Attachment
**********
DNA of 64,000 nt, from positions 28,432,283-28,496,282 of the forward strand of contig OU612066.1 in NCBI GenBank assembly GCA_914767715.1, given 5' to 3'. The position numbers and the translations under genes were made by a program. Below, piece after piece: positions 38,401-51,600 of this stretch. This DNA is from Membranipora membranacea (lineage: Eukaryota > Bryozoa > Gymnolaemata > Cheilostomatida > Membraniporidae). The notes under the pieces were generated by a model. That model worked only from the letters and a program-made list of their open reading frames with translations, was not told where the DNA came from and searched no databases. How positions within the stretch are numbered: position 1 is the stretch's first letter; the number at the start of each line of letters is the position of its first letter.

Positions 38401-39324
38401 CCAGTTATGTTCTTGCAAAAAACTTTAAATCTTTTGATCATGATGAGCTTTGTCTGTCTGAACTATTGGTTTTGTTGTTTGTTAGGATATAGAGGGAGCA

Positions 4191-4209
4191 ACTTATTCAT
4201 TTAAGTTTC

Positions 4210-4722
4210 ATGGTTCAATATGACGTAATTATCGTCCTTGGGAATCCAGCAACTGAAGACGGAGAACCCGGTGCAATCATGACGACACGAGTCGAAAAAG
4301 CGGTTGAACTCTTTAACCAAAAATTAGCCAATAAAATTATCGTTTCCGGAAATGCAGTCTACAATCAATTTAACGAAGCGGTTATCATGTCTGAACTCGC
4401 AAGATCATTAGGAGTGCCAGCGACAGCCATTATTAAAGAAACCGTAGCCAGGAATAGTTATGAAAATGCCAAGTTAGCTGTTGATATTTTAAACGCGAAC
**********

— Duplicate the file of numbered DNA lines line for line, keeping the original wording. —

DNA of 64,000 nt, from positions 28,432,283-28,496,282 of the forward strand of contig OU612066.1 in NCBI GenBank assembly GCA_914767715.1, given 5' to 3'. The position numbers and the translations under genes were made by a program. Below, piece after piece: positions 38,401-51,600 of this stretch. This DNA is from Membranipora membranacea (lineage: Eukaryota > Bryozoa > Gymnolaemata > Cheilostomatida > Membraniporidae). The notes under the pieces were generated by a model. That model worked only from the letters and a program-made list of their open reading frames with translations, was not told where the DNA came from and searched no databases. How positions within the stretch are numbered: position 1 is the stretch's first letter; the number at the start of each line of letters is the position of its first letter.

Positions 38401-39324
38401 CCAGTTATGTTCTTGCAAAAAACTTTAAATCTTTTGATCATGATGAGCTTTGTCTGTCTGAACTATTGGTTTTGTTGTTTGTTAGGATATAGAGGGAGCA

Positions 4191-4209
4191 ACTTATTCAT
4201 TTAAGTTTC

Positions 4210-4722
4210 ATGGTTCAATATGACGTAATTATCGTCCTTGGGAATCCAGCAACTGAAGACGGAGAACCCGGTGCAATCATGACGACACGAGTCGAAAAAG
4301 CGGTTGAACTCTTTAACCAAAAATTAGCCAATAAAATTATCGTTTCCGGAAATGCAGTCTACAATCAATTTAACGAAGCGGTTATCATGTCTGAACTCGC
4401 AAGATCATTAGGAGTGCCAGCGACAGCCATTATTAAAGAAACCGTAGCCAGGAATAGTTATGAAAATGCCAAGTTAGCTGTTGATATTTTAAACGCGAAC